Food Reserves Needed to Respond to Global Food Crisis, Civil Society Groups Say

For Immediate Release

Contact: 

Ben Lilliston, (612) 870-3416, ben@iatp.org

Food Reserves Needed to Respond to Global Food Crisis, Civil Society Groups Say

UN meeting in Dublin should focus on addressing agriculture volatility and hunger

MINNEAPOLIS, Minn./DUBLIN - Civil society organizations
today called on governments and United Nations bodies to honor previous
commitments to explore the potential of food reserves to address hunger
and
stabilize agricultural markets. The letter, signed by more than 60
groups, was
presented at a UN meeting being held in Dublin on May 17-18 on the
global food
crisis.

The civil society letter challenged global leaders
to "take
decisive action to address the structural causes of food insecurity and
to
prevent a repeat of recent food price spikes. Food reserves are a
valuable tool
in improving access and distribution of food. They can strengthen the
ability
of governments to limit excessive price volatility for both farmers and
consumers."

The Dublin meeting was convened by the United
Nations
High-Level Task Force for the Global Food Security Crisis. Participants,
which
include representatives from governments and civil society
organizations, will
discuss the task force's Comprehensive Framework for Action.

"Rising rates of hunger, and the loss of rural
livelihoods-particularly
in developing countries-has highlighted the urgent need to act," said
the
Institute for Agriculture and Trade Policy's Sophia Murphy, who is
attending
the Dublin meeting and will co-chair the working group on trade. "Food
reserves
make sense: putting food aside when it's abundant, to use later when the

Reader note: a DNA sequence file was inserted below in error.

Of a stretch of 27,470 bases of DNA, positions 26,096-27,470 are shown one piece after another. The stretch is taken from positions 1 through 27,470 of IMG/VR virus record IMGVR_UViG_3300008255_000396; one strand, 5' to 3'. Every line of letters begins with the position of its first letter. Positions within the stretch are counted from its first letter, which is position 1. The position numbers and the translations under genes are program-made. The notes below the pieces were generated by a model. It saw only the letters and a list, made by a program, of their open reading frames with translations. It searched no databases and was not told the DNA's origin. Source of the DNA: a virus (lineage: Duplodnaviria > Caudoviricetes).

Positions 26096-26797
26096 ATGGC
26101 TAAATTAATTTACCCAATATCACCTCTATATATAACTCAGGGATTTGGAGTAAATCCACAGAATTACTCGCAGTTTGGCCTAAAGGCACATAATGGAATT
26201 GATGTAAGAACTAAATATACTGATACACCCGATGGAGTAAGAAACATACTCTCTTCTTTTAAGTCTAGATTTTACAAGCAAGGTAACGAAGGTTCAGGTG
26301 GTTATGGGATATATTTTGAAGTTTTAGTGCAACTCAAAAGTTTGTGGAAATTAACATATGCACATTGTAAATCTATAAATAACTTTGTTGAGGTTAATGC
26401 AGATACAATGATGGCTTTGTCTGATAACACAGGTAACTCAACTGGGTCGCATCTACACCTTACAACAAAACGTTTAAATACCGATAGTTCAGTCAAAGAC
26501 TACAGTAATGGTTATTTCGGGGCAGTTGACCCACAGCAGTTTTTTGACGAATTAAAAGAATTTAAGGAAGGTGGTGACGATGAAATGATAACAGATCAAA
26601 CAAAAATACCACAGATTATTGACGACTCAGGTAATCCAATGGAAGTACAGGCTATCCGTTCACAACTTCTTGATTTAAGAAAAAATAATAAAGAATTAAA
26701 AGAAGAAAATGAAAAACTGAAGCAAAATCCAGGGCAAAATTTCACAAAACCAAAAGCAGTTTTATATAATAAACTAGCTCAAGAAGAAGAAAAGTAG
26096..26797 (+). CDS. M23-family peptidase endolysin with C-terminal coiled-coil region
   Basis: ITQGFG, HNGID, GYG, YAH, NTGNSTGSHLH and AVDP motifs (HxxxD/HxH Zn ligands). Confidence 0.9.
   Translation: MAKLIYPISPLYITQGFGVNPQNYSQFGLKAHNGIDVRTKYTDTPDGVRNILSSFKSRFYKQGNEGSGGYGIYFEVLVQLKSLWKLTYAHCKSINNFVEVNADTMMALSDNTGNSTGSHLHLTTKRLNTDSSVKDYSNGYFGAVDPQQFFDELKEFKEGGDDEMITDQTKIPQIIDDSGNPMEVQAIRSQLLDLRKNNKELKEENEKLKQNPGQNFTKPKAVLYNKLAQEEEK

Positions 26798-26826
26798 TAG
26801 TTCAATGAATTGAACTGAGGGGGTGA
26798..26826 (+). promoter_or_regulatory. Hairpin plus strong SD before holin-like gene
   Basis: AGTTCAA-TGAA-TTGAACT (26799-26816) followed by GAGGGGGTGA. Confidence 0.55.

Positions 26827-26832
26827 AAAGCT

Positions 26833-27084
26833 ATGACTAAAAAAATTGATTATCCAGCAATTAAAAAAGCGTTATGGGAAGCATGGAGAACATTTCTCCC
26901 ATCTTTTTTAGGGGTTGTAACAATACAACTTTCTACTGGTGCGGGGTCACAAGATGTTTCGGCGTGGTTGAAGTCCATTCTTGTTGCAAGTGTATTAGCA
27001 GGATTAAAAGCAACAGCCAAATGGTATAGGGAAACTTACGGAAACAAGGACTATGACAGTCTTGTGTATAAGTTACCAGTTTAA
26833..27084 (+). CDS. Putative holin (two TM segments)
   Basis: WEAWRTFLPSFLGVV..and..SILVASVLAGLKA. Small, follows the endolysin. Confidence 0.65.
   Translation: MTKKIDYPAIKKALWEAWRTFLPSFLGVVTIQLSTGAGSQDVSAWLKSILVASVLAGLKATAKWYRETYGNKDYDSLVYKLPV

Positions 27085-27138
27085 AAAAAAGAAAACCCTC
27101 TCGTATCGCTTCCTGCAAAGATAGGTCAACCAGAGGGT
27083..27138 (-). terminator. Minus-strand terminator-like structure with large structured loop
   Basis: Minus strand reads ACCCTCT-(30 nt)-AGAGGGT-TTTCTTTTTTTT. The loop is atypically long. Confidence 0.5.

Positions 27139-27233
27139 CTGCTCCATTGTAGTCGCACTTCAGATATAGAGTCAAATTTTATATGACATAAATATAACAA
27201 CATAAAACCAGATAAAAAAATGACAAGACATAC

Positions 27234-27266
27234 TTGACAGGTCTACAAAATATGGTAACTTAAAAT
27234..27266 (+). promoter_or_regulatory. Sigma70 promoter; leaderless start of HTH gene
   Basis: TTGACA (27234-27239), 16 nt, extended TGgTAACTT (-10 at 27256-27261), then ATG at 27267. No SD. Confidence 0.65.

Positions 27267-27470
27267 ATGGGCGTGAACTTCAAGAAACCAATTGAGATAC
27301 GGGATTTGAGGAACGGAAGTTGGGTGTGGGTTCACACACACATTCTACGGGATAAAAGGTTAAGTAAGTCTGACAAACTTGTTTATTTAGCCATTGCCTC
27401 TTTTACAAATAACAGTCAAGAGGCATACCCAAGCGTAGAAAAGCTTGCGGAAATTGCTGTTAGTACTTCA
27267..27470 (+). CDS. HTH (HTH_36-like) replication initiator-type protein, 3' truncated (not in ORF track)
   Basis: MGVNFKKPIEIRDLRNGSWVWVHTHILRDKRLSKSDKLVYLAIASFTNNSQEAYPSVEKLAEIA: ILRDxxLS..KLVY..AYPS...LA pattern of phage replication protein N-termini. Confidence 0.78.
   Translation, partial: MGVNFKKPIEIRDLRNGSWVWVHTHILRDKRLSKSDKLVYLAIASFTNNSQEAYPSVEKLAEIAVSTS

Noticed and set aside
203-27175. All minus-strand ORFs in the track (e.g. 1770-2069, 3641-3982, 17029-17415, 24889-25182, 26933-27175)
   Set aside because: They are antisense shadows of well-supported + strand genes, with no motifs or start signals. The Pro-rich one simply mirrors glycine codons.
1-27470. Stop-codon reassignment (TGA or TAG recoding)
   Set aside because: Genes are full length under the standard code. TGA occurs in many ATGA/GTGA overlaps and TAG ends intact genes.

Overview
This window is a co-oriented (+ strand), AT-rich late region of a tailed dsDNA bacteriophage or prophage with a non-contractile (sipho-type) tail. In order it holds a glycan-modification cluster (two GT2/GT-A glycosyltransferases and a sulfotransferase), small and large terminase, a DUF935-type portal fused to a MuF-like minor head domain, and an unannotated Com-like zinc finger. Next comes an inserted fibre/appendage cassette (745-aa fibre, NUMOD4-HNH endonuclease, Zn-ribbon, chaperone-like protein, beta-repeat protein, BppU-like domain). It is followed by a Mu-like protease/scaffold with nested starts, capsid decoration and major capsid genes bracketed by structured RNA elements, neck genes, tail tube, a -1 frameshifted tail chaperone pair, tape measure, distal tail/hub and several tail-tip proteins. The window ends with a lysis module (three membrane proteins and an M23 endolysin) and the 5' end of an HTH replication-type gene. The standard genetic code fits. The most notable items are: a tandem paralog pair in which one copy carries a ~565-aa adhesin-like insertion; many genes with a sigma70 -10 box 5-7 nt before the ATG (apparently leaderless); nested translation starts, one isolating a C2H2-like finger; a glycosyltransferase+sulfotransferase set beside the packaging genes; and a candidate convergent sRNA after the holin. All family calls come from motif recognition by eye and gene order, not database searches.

need
is greater. Governments have expressed interest in reserves, indeed,
most
governments operate a reserve in some form or another. Now is the time
to get
reserves working the way they should to protect food security and
promote
resilient rural communities."

During the High-Level Conference on World Food
Security in
2008, then again at the World Food Summit in 2009, governments
recognized the
potential of stockholding to deal with humanitarian food emergencies and
to
limit price volatility, calling for a review of reserves. But that
review has
yet to take place. In March 2010, Brazil, Russia, India and China (the
BRIC
countries) also committed to helping countries establish national grain
reserves.

In the letter, civil society groups requested that
the UN
High-Level Task Force conduct a comprehensive review of food reserves by
allocating resources and setting a firm timetable for completing the
review in
2010. Additionally, they called on individual governments to increase
foreign
and domestic investment to achieve culturally appropriate local and
regional
food security reserves; establish an international commission on
reserves, possibly
coordinated by the FAO Committee on
Food Security; support multilateral, regional and bilateral agricultural
trade
rules; and renegotiate the Food Aid Convention to include food security
reserves. The full letter is available here.

Last year, IATP published "Strategic
Grain Reserves in the Era of Volatility,"
examining the potential
role of
reserves in stabilizing agriculture markets. IATP, Collectif Stratégies
Alimentaires
and Oxfam Solidarity will hold a civil society meeting in Brussels on
food
reserves on June 1-2.  For more details see our Food Security
page.

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The Institute for Agriculture and Trade Policy works locally and globally at the intersection of policy and practice to ensure fair and sustainable food, farm and trade systems.

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